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When Will Wales See its First Finnish Twin Town?

(Adobe Stock)

In these post-Brexit times, town twinning may seem to be a practice that’s rather fallen out of fashion. However, Wales has a long and distinguished tradition of building links with other communities across the world. And now, arguably, it could be more relevant than ever to start building even closer ties between Welsh towns and villages with others across the world.

Looking down the list of established twinning arrangements you’ll find plenty of existing links with countries like France, Germany, the United States, and even Nepal. But one area that is notable by its absence is Scandinavia and, of the countries this includes, it’s Finland that seems to be the closest fit. So the question is: when will the first twinning partnership between the two countries be announced?

For anyone wondering why the two countries would be so suited to each other, first a little history lesson. Just as Wales fell under English rule for many centuries, and still finds itself as part of the United Kingdom, Finland was part of Sweden for generations before being handed over to Russia. But in 1917, following the Russian Revolution, it achieved the sort of genuine independence that Wales has sought for some time.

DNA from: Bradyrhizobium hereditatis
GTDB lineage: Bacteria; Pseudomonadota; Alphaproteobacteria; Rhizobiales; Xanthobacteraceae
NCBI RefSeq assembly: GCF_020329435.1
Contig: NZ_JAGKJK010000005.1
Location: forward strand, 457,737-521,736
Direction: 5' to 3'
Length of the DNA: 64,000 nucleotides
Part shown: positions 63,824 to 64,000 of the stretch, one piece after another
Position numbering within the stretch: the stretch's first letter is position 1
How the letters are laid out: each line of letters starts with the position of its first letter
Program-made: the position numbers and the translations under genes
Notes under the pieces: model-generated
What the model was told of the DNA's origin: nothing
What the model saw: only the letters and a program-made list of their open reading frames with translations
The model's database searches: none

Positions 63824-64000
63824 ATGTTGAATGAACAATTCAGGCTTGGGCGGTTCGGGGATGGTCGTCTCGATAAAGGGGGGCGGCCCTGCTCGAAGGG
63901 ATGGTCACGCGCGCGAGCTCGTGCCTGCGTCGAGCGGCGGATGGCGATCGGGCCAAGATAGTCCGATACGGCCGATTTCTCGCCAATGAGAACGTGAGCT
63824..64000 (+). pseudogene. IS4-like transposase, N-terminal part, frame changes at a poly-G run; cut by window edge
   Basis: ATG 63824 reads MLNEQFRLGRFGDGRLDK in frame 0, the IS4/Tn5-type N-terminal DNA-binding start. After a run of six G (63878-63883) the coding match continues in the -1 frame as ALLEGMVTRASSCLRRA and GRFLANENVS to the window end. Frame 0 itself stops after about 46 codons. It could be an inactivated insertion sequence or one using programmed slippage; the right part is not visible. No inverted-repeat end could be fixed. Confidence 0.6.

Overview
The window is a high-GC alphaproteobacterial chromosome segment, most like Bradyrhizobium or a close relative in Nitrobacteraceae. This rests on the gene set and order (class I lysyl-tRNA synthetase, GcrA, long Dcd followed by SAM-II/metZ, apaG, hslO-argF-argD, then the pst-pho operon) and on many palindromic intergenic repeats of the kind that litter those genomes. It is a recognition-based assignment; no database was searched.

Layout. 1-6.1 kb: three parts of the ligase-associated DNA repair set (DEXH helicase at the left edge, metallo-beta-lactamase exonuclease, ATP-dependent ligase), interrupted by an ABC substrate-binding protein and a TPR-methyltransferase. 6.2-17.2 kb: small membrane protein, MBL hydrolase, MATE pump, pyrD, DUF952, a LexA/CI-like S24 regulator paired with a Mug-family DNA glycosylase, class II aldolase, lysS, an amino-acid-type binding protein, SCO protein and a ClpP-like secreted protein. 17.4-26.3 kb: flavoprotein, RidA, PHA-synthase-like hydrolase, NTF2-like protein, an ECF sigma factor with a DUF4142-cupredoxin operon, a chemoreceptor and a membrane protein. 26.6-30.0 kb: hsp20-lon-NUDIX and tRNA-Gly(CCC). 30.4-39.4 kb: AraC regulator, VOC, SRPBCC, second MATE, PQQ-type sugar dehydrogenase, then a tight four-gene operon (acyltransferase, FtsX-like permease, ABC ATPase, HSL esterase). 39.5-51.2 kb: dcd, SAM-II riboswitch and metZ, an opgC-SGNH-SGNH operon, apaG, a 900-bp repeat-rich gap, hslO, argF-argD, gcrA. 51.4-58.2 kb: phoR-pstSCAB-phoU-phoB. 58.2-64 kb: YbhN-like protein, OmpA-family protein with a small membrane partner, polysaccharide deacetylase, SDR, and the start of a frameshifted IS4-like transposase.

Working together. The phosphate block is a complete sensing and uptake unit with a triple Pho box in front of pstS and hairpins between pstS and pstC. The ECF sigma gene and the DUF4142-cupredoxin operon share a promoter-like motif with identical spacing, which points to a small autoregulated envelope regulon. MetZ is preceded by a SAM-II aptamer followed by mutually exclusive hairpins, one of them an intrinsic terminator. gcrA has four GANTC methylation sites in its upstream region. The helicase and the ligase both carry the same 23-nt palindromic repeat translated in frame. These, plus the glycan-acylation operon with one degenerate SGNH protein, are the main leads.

Away from the historical context, the size and nature of both countries are quite similar. In Wales, the population is a little over 3 million people while in Finland it is a little over 5 million. In both countries, there is a considerable proportion of the population that lives in rural communities.

This relative isolation means that Finland became the world’s first country to make broadband a legal right for every citizen while, in Wales, many communities are still relying on discretionary grants to fund its installation. But while the access levels may be different, the ways in which both countries use the internet have many similarities. According to Kasinonetti.com, a finnish online casino, a prime example of this is the use of online casinos. In both Wales and Finland, many review sites pick out the “best in class” and publicise the joining bonuses on offer for players. The names and the games might not be quite the same, but the cultural connection is there between the nations.

One further link between the countries comes in the form of the economy. Both have moved from being largely industrial nations to distinctly post-industrial ones. Both had long traditions of mining for minerals, including coal, copper and gold but have gradually moved towards a more service-based model.

Add to this the fact that the landscapes of both countries are only conducive to a fairly limited range of agricultural activities, and that forestry is also important to both, and the similarities become even more pronounced.

It all adds up to a fairly convincing case for closer links to be built between Wales and Finland – as well as some very good reasons to forgive the country’s football team for holding us to a goalless draw the last time we both met back in September!